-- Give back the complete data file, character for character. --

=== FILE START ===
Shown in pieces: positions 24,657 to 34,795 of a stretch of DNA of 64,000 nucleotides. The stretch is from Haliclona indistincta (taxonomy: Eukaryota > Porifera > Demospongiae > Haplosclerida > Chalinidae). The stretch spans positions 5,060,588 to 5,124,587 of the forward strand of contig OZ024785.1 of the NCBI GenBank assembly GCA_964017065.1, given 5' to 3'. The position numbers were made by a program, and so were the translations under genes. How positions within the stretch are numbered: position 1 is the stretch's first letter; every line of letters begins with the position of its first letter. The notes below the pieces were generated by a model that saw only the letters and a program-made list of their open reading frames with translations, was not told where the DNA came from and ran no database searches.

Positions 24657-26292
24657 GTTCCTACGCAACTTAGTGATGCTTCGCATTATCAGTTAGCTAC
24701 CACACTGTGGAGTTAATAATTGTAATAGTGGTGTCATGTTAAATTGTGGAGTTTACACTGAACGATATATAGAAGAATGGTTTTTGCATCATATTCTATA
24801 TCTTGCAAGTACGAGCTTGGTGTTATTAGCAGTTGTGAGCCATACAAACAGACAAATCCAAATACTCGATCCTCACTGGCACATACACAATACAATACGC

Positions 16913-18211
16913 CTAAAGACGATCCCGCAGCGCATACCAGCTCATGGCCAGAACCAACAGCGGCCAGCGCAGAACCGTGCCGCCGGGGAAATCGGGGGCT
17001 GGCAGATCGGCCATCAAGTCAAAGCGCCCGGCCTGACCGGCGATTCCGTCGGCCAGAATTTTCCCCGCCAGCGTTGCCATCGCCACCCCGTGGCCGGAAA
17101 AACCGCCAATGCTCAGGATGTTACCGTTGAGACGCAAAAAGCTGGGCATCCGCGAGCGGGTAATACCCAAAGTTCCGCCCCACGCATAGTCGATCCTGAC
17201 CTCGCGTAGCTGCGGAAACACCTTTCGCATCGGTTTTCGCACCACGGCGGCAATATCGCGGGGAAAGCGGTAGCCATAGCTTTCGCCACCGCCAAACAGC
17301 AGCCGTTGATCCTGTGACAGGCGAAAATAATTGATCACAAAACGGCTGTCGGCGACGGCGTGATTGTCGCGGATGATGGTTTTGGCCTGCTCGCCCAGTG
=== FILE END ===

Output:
Shown in pieces: positions 24,657 to 34,795 of a stretch of DNA of 64,000 nucleotides. The stretch is from Haliclona indistincta (taxonomy: Eukaryota > Porifera > Demospongiae > Haplosclerida > Chalinidae). The stretch spans positions 5,060,588 to 5,124,587 of the forward strand of contig OZ024785.1 of the NCBI GenBank assembly GCA_964017065.1, given 5' to 3'. The position numbers were made by a program, and so were the translations under genes. How positions within the stretch are numbered: position 1 is the stretch's first letter; every line of letters begins with the position of its first letter. The notes below the pieces were generated by a model that saw only the letters and a program-made list of their open reading frames with translations, was not told where the DNA came from and ran no database searches.

Positions 24657-26292
24657 GTTCCTACGCAACTTAGTGATGCTTCGCATTATCAGTTAGCTAC
24701 CACACTGTGGAGTTAATAATTGTAATAGTGGTGTCATGTTAAATTGTGGAGTTTACACTGAACGATATATAGAAGAATGGTTTTTGCATCATATTCTATA
24801 TCTTGCAAGTACGAGCTTGGTGTTATTAGCAGTTGTGAGCCATACAAACAGACAAATCCAAATACTCGATCCTCACTGGCACATACACAATACAATACGC

Positions 16913-18211
16913 CTAAAGACGATCCCGCAGCGCATACCAGCTCATGGCCAGAACCAACAGCGGCCAGCGCAGAACCGTGCCGCCGGGGAAATCGGGGGCT
17001 GGCAGATCGGCCATCAAGTCAAAGCGCCCGGCCTGACCGGCGATTCCGTCGGCCAGAATTTTCCCCGCCAGCGTTGCCATCGCCACCCCGTGGCCGGAAA
17101 AACCGCCAATGCTCAGGATGTTACCGTTGAGACGCAAAAAGCTGGGCATCCGCGAGCGGGTAATACCCAAAGTTCCGCCCCACGCATAGTCGATCCTGAC
17201 CTCGCGTAGCTGCGGAAACACCTTTCGCATCGGTTTTCGCACCACGGCGGCAATATCGCGGGGAAAGCGGTAGCCATAGCTTTCGCCACCGCCAAACAGC
17301 AGCCGTTGATCCTGTGACAGGCGAAAATAATTGATCACAAAACGGCTGTCGGCGACGGCGTGATTGTCGCGGATGATGGTTTTGGCCTGCTCGCCCAGTG